College Chemistry : Solubility Rules and Precipitates

Study concepts, example questions & explanations for College Chemistry

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Example Questions

Example Question #1 : Liquids And Solutions

Write an equation for the precipitation reaction that occurs (if it occurs) when a solution of strontium chloride is mixed with a solution of lithium phosphate.

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Correct answer:


Start by writing out the the chemical formulas for the reactants:

In order to figure out the possible products, combine the cation of one molecule with the anion of the other molecule.

For this reaction, the possible products are  and .

Next, use solubility rules to figure out if any precipitate is formed. Since compounds with are soluble,  is soluble. Since  is only soluble when paired with  is insoluble.

Thus, we can write the final chemical equation:

Example Question #11 : Solutions, States Of Matter, And Thermochemistry

Which of the following is insoluble in water?

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Correct answer:


Recall the solubility rules:

 is generally soluble, except when paired with .


Example Question #41 : College Chemistry

Which of the following substances is insoluble in aqueous solution?

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Correct answer:


Solubility rules can help us find the answer to this question. 

First, solubility rules state that all compounds of Group 1A elements on the periodic table are soluble in aqueous solution. This means that all of the alkali metals, including potassium, form compounds which are soluble in aqueous solution; thus,  is soluble in aqueous solution.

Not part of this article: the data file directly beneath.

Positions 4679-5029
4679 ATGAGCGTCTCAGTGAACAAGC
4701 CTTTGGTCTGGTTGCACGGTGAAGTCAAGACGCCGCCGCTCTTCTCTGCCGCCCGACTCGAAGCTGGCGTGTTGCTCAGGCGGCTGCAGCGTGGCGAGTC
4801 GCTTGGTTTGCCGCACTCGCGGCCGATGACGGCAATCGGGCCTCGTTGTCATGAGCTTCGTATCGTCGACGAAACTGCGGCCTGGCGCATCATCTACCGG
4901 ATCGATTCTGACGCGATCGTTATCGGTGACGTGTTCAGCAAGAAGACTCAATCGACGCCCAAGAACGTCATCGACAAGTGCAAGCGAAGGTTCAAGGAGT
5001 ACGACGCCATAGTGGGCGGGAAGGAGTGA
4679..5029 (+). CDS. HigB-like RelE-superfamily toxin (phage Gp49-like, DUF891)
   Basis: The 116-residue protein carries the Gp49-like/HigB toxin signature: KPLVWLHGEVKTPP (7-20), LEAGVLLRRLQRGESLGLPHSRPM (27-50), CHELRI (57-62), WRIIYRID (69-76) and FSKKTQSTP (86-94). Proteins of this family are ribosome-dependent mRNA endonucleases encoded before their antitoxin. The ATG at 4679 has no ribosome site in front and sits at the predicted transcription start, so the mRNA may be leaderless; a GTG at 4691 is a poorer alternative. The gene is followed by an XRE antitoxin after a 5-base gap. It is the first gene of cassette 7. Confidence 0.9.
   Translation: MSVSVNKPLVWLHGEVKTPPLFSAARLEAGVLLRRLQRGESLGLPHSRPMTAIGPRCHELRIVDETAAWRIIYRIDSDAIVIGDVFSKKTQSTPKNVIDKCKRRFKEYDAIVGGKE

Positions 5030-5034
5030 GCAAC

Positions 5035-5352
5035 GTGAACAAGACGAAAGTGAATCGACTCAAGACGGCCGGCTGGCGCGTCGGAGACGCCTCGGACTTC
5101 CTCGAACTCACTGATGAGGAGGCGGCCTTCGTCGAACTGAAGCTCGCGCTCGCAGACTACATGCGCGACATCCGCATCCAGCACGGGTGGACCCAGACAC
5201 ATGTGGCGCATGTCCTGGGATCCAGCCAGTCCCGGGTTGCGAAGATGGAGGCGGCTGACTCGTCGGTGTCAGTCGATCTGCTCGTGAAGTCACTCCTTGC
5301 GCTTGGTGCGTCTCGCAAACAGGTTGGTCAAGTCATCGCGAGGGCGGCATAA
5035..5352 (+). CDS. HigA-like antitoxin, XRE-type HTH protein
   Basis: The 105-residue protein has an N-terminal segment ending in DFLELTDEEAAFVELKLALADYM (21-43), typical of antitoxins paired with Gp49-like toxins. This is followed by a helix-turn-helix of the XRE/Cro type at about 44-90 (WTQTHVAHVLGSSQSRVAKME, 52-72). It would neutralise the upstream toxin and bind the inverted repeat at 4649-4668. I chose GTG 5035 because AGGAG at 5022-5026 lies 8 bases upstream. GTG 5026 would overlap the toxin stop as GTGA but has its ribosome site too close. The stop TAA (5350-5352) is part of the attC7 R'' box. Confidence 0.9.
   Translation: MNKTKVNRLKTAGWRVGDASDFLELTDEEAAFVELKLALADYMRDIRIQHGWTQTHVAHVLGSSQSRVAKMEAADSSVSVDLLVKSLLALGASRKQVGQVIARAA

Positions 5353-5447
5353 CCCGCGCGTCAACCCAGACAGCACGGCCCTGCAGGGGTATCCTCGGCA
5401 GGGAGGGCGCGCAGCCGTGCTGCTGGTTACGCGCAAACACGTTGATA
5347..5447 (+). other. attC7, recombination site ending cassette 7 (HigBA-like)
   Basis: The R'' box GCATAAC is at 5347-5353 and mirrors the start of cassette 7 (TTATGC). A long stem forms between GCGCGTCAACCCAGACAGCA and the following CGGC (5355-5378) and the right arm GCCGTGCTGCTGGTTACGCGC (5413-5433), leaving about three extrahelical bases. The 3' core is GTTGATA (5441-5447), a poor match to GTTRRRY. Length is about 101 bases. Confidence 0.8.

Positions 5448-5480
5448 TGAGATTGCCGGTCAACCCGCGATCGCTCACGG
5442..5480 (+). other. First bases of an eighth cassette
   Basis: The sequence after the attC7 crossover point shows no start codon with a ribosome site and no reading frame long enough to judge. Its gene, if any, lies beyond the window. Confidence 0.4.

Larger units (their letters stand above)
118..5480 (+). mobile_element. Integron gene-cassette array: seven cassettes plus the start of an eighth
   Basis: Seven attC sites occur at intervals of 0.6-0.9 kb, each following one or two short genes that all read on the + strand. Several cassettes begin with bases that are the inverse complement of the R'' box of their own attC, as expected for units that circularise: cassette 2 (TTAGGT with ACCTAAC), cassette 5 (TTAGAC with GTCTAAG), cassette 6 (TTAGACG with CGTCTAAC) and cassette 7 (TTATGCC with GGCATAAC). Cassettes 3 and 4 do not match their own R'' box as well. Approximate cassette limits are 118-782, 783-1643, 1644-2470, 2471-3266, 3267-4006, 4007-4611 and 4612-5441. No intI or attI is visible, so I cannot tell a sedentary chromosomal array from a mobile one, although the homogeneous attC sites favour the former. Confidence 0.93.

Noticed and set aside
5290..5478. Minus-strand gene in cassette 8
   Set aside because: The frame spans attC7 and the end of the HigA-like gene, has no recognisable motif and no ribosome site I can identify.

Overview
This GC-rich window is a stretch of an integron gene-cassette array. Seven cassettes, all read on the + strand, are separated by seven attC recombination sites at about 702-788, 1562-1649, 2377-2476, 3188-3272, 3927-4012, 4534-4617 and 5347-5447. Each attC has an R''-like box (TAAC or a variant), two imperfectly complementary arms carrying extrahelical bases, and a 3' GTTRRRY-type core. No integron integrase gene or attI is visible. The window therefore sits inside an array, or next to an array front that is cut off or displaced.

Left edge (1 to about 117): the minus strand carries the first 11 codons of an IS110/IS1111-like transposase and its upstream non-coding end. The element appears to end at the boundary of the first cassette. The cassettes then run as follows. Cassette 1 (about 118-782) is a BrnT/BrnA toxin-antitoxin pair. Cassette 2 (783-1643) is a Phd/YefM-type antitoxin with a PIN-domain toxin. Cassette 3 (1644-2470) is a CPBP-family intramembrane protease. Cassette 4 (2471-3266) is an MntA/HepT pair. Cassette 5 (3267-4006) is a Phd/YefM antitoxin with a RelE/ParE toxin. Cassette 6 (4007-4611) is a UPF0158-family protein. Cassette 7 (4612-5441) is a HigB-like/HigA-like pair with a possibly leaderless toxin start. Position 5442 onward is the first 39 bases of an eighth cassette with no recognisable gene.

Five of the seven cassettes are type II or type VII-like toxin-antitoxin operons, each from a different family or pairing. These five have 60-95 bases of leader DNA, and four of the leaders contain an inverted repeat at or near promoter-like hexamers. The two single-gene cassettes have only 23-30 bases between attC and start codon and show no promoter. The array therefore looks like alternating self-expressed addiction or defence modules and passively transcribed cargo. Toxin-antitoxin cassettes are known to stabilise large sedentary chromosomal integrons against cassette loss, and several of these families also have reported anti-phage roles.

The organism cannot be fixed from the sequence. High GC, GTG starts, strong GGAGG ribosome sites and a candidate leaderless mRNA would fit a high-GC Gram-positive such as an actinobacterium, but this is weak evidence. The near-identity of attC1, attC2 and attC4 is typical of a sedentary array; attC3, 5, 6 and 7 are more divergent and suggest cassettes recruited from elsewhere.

Solubility rules also tell us that all ammonium salts (salts of ) are soluble. This means that  is soluble.

Next, solubility rules tell us that all bromide salts are soluble, except for those of , and . Thus,  is not soluble in aqueous solution. However, as lithium is not included in that list,  is soluble in aqueous solution.

Example Question #1 : Solubility Rules And Precipitates

Which of the following is not readily soluble in water?

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Correct answer:


Remember the solubility rules for ionic solids in water:

1) Salts of group 1 (with few exceptions) and NH4are soluble

2) Nitrates, acetates, and perchlorates are soluble

3) Salts of silver, lead, and mercury (I) are insoluble

4) Chlorides, iodides, and bromides are soluble

5) Carbonates, phosphates, sulfides, oxides, and hydroxides are insoluble. Exceptions: sulfides of group 2 cations and hydroxides of calcium, strontium, and barium are slightly soluble

6) Sulfates are soluble except for those of calcium, strontium, and barium

Following these rules, we see that MgOH is insoluble in water

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